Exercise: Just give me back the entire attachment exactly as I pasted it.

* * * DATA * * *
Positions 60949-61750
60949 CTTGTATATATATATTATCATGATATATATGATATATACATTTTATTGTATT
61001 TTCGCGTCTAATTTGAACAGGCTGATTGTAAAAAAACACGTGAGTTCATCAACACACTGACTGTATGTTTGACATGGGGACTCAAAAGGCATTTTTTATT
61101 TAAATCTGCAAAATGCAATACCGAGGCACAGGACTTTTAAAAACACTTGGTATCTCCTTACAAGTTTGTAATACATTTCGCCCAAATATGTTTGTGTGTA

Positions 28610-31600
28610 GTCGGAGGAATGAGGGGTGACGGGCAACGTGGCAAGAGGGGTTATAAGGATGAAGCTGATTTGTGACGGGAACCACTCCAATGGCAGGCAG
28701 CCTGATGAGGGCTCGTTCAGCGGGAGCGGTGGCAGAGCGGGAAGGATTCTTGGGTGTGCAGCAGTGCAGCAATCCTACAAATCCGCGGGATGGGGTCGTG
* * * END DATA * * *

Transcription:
Positions 60949-61750
60949 CTTGTATATATATATTATCATGATATATATGATATATACATTTTATTGTATT
61001 TTCGCGTCTAATTTGAACAGGCTGATTGTAAAAAAACACGTGAGTTCATCAACACACTGACTGTATGTTTGACATGGGGACTCAAAAGGCATTTTTTATT
61101 TAAATCTGCAAAATGCAATACCGAGGCACAGGACTTTTAAAAACACTTGGTATCTCCTTACAAGTTTGTAATACATTTCGCCCAAATATGTTTGTGTGTA

Positions 28610-31600
28610 GTCGGAGGAATGAGGGGTGACGGGCAACGTGGCAAGAGGGGTTATAAGGATGAAGCTGATTTGTGACGGGAACCACTCCAATGGCAGGCAG
28701 CCTGATGAGGGCTCGTTCAGCGGGAGCGGTGGCAGAGCGGGAAGGATTCTTGGGTGTGCAGCAGTGCAGCAATCCTACAAATCCGCGGGATGGGGTCGTG